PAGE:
Alexandria Ocasio-Cortez only became a national name recently, by winning an upset victory against Joe Crowley in the Democratic primary for New York’s 14th Congressional District, but it was only a matter of time before somebody got upset at something as pointless as her clothing.
It’s kind of unfortunate how unsurprising that is, but first, some background: Ocasio-Cortez is a bit of a lightning rod right now. And as a self-described Democratic Socialist who identifies herself with the same movement as Bernie Sanders and Elizabeth Warren, Ocasio-Cortez supports several policies that are popular with younger voting groups, such as prison reform, Medicare-for-All, and free public universities. She’s also bolstered that platform with a compelling life story: She describes her childhood growing up in the Bronx as working class and says her experiences are the foundations for her political beliefs.
Of course, the label of “Democratic Socialist” that Sanders and company have adopted so enthusiastically has encouraged a kind of mirror response on the right, where the people who have always worried about socialism will continue to do so. There’s little doubt that fear of socialism helped inspire the beginning to this whole suit snafu.
So, the story: On a Friday like any other, a canny Reddit user on a conservative page posted an image of Ocasio-Cortez posting on a graffitied New York stoop. Next to the photograph was a list of clothes, with their prices beneath: $600 shoes, $900 pants and a matching blazer worth almost $2,000. The user wittily captioned the image, “Expensive taste for a socialist.”
Conservative activist Charlie Kirk may have picked it up from there, because he’s the one who brought it to Twitter, framing it more explicitly as “hypocrisy” and challenging Ocasio-Cortez’s image as a champion of the working class. The morning after Kirk’s tweet, “Fox & Friends” picked it up and ran a studio piece where the hosts sarcastically quipped that that wealth ought to be “redistributed” and that none of them owned $600 shoes.
Except, of course, neither does Ocasio-Cortez. The origin of the photo is from a photoshoot she did for Interview magazine, and the outfit was picked out by a stylist. The blazer, pants and pumps were owned by the magazine, not Ocasio-Cortez. As she pointed out herself on Twitter in reply to Kirk, it’s not like she gets to keep the clothing. Besides, she added, the suit looked awesome.
So why did such a silly misunderstanding blow up like it did? Simply put, it was politically expedient. I can guarantee that right now, there are still conservatives out there who only heard part of the conversation and still aren’t aware that Ocasio-Cortez doesn’t actually own a suit worth several thousand dollars. But more to the point, tying the working-class Democratic Socialist candidate to an expensive outfit is perfect for the GOP’s response to the alleged Democratic Socialist insurgency.
There’s a worry in the Republican party that Democratic Socialists poll as well among working-class independent voters as Democratic Socialists claim they do. Ocasio-Cortez’s narrative is perfect for her cause: The pitch goes that she knows what it’s like to struggle in a working-class job and is willing, if elected, to promote policies that will make life easier for the lower classes. That approach could be seriously lethal to the GOP’s grasp on the working class, especially if the president’s tax reform remains to be seen as primarily benefiting the rich.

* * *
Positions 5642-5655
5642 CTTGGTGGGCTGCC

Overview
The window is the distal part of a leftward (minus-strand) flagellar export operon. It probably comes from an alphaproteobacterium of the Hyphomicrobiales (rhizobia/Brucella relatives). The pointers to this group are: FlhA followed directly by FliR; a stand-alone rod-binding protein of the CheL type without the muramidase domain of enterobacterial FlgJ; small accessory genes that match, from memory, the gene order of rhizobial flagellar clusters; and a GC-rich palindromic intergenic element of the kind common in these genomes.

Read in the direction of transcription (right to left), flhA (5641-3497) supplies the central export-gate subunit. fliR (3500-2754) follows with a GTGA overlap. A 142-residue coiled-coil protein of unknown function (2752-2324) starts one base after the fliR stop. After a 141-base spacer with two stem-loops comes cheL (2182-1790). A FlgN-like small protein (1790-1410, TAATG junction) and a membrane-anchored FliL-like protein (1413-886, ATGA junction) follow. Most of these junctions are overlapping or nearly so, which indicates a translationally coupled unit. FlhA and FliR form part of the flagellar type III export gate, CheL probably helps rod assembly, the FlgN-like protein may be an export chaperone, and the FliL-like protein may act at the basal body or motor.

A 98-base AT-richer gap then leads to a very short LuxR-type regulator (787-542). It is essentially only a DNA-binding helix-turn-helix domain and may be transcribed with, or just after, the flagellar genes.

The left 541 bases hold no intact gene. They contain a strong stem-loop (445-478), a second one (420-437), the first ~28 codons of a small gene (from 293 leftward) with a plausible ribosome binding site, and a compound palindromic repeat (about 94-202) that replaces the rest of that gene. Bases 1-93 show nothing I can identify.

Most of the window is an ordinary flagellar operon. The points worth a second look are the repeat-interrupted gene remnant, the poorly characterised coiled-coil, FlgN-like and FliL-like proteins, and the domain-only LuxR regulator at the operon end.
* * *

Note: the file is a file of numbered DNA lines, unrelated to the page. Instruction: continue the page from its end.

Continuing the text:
What’s a Republican to do? Challenge Ocasio-Cortez’s working-class bona fides. It would be lethal for them to let her claim her kid-from-the-Bronx narrative without challenge, which is exactly why early this July, conservatives claimed that she had misrepresented her early life. Critics claimed that she had actually gone to school in a suburb called Yorktown Heights, not the Bronx, and that she had gone from there to an Ivy League education at Brown University: The first claim was technically true, while the second one, bizarrely, was totally false.
In a follow-up tweet to one debunking the Brown University claim, Ocasio-Cortez said that the attempt to “strip” her of her family history was emblematic of how worried her opponents were of how powerful that narrative is, and she was totally right. Either by intentionally misconstruing the truth of how photoshoot stylists work, or by eliding the truth subtly by seeking to merely associate Ocasio-Cortez with the alarming price, her opponents are again trying to remove the threat they obviously detect from her background.
And there’s another dimension here, too, because this time, the focus of conversation is Ocasio-Cortez’s clothing. As a female politician, Ocasio-Cortez is under far more visual scrutiny than most male politicians. At least for me, the whole thing carries a boringly familiar echo of the jokes made about Hillary Clinton’s pantsuits.
As far as any hypocrisy in wearing an expensive suit to promote Democratic Socialism goes, though, there’s basically none. Considering that the whole photoshoot juxtaposed Ocasio-Cortez with lower-class workers and street-level settings, the optics of the piece aren’t even that bad. It’s essentially identical to any number of other pieces of political advertising out there. What’s really telling about this is just how strongly people responded to such a superficial detail of political advertising. My guess is that we’ll see more arguments like this, and they’re only going to get more intense as we steadily approach the November midterms.
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